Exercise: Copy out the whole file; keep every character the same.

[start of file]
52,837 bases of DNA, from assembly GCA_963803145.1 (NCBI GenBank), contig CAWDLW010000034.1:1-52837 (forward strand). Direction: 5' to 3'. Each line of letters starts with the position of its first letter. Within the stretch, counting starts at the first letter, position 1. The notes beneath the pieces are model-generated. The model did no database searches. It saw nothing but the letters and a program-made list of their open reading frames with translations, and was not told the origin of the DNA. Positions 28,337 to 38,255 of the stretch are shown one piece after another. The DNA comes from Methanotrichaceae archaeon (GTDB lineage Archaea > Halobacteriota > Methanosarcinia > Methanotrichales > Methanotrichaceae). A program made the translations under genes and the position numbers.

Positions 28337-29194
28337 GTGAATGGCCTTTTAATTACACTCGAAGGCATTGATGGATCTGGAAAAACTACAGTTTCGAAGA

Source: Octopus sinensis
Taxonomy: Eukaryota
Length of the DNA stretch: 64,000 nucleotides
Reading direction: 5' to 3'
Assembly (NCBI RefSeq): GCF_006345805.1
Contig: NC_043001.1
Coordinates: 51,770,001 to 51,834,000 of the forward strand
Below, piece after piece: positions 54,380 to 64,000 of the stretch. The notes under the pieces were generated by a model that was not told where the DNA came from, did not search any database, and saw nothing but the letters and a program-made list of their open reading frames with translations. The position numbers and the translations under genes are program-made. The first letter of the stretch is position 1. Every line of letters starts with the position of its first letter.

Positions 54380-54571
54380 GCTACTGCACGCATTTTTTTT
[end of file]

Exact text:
52,837 bases of DNA, from assembly GCA_963803145.1 (NCBI GenBank), contig CAWDLW010000034.1:1-52837 (forward strand). Direction: 5' to 3'. Each line of letters starts with the position of its first letter. Within the stretch, counting starts at the first letter, position 1. The notes beneath the pieces are model-generated. The model did no database searches. It saw nothing but the letters and a program-made list of their open reading frames with translations, and was not told the origin of the DNA. Positions 28,337 to 38,255 of the stretch are shown one piece after another. The DNA comes from Methanotrichaceae archaeon (GTDB lineage Archaea > Halobacteriota > Methanosarcinia > Methanotrichales > Methanotrichaceae). A program made the translations under genes and the position numbers.

Positions 28337-29194
28337 GTGAATGGCCTTTTAATTACACTCGAAGGCATTGATGGATCTGGAAAAACTACAGTTTCGAAGA

Source: Octopus sinensis
Taxonomy: Eukaryota
Length of the DNA stretch: 64,000 nucleotides
Reading direction: 5' to 3'
Assembly (NCBI RefSeq): GCF_006345805.1
Contig: NC_043001.1
Coordinates: 51,770,001 to 51,834,000 of the forward strand
Below, piece after piece: positions 54,380 to 64,000 of the stretch. The notes under the pieces were generated by a model that was not told where the DNA came from, did not search any database, and saw nothing but the letters and a program-made list of their open reading frames with translations. The position numbers and the translations under genes are program-made. The first letter of the stretch is position 1. Every line of letters starts with the position of its first letter.

Positions 54380-54571
54380 GCTACTGCACGCATTTTTTTT